They start planting the fields. When Angel sees Miriam talking with Michael, she assumes that they have feelings for one another and jumps to the conclusion that they would make a much better couple than she and Michael. Paul wants to see Michael end up with Miriam as well, but has also begun to develop feelings for Miriam. He denies his feelings because he wishes to see Michael with Miriam instead of Angel. She then runs away once more, leaving her wedding ring behind in hopes that Michael will marry Miriam and have children with her. Michael is crushed, but says he will not go after Angel again if she does not want to be with him.

This time, Angel returns to San Francisco, getting a job with a gentle man named Virgil. He takes her in as a cook at his cafe, and takes care of her. After months of hard work, the cafe burns down and all of Angel's savings and possessions are destroyed. Observing the fire in the street, a bereft Angel hears a familiar voice: Duke greeting her. Fearing that he would hurt Virgil, who seems suspicious of Duke, Angel agrees to go back with him.

Once more under Duke's power, Angel is expected to resume her life as a prostitute. However, Duke's sexual preference is for young girls, so he asks Angel to manage his prospective "companions," but only after a week's worth of prostitution. Angel is to be presented to a crowd of men, and she begins to wrestle in her mind and cries out to God internally. She is prepared to go on stage to entertain the men, but once there, the voice of God tells her to sing and she starts singing "Rock of Ages" to the awed and confused crowd. A gray-haired man sings along with her and moves up to the front of the stage. She forgets the words of the song, and he finishes it.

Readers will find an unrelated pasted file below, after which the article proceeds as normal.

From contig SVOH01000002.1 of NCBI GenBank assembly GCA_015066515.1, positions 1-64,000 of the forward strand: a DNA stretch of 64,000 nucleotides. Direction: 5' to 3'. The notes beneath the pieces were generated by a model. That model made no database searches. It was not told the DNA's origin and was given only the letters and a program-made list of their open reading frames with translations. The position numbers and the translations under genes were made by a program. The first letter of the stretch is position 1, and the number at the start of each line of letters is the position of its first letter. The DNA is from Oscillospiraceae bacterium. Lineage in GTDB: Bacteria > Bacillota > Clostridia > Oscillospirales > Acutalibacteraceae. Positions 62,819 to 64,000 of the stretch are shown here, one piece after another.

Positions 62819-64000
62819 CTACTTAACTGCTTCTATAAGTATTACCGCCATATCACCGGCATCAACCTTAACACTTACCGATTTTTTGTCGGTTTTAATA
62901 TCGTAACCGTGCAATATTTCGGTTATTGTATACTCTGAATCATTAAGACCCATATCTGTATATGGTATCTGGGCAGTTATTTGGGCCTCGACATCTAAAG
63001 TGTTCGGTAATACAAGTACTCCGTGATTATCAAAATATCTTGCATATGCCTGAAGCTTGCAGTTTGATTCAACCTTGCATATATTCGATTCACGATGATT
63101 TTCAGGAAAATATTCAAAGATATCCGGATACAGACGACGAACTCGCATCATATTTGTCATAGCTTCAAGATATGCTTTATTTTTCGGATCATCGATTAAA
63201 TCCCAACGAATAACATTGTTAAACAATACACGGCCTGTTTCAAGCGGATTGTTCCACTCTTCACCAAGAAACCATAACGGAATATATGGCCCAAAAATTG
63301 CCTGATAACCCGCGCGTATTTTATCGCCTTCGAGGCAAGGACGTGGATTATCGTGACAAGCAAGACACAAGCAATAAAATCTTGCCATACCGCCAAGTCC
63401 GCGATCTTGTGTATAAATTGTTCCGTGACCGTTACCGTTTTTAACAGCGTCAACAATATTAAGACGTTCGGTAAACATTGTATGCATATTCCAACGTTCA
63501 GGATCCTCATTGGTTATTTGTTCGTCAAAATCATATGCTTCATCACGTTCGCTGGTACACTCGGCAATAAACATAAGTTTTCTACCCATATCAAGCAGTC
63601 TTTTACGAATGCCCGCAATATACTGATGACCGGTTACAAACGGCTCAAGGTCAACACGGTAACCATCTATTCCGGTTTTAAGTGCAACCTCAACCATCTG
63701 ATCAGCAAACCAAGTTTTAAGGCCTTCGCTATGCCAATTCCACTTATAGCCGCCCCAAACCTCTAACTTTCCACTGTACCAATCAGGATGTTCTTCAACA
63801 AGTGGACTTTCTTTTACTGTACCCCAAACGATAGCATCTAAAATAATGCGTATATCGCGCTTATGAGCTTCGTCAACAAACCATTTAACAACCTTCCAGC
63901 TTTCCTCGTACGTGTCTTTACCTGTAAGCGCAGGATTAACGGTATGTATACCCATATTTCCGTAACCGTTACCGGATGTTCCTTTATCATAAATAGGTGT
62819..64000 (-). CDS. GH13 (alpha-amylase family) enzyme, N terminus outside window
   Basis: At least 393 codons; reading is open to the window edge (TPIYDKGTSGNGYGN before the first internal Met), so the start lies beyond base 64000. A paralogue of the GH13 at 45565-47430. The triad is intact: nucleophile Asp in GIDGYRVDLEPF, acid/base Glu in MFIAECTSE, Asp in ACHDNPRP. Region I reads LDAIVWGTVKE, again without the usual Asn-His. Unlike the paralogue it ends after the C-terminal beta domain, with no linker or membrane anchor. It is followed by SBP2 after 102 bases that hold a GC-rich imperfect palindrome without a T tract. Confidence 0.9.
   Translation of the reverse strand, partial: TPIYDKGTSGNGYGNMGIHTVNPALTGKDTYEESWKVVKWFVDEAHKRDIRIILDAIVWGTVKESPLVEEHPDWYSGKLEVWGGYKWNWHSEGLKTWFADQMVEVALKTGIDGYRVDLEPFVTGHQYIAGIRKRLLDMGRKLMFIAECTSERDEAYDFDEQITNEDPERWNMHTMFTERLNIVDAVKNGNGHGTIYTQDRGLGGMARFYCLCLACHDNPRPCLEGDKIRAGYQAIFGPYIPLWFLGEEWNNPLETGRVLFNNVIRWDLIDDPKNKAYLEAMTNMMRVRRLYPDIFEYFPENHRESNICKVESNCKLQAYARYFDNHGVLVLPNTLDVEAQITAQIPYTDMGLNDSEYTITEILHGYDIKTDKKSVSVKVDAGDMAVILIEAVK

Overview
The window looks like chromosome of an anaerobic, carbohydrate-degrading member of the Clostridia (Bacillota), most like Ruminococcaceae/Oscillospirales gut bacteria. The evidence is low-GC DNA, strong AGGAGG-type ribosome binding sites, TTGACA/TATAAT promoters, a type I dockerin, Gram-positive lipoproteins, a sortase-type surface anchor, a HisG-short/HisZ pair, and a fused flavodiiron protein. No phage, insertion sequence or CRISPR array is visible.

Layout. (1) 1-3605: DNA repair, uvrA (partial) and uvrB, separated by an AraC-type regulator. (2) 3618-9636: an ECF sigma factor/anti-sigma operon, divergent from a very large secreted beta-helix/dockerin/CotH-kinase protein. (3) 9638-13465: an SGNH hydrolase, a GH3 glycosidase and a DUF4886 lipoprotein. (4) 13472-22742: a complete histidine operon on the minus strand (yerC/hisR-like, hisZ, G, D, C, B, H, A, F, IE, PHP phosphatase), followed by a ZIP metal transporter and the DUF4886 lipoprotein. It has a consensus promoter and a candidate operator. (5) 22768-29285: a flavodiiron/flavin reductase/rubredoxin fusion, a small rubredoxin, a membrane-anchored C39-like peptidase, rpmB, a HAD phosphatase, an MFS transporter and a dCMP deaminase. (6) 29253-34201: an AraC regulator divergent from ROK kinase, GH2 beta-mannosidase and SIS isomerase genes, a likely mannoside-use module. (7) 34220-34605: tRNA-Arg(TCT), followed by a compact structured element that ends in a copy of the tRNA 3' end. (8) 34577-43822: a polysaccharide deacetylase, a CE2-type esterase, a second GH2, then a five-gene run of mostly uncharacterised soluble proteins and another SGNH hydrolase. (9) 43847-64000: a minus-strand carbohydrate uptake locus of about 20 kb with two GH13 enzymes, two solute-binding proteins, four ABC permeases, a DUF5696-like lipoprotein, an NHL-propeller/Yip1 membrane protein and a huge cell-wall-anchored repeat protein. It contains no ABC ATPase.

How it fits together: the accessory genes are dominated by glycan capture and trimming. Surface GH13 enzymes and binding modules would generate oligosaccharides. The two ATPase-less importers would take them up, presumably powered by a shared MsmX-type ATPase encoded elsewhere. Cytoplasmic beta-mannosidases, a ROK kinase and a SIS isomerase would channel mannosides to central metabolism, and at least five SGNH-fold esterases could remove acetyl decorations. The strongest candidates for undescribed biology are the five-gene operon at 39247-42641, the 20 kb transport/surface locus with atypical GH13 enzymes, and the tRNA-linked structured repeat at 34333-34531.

After the presentation, Duke reprimands Angel. However, he is met by the singing stranger from the crowd, who threatens to have Duke hanged if he lays a single finger on Angel. With that, the man escorts Angel out, and on their way out Angel rescues two other young girls Duke was using as victims. When the men at the brothel see the two young girls with Angel, they become furious and destroy the place. The man takes them to his house, where his wife and daughter take care of them. Jonathan Axle, the man who saved her, is a wealthy and respected banker with a solid Christian family. Angel starts to attend church with the Axle family and grows fond of them.

Meanwhile, Miriam reveals that she is in love with Paul, and the two of them marry while Angel is away. Michael still awaits the return of Angel and prays continually for her to come back. Seeing his grief, Miriam insists that Paul should go and find Angel, but Paul refuses, still full of contempt for the woman he believes Angel to be. Angel eventually recognizes God's love for her and receives Christ in her heart. She begins to work with prostitutes by helping them leave their old ways and learning new abilities that might help them make a living. Susanna Axle, the daughter of Jonathan Axle, helps her run the boarding house.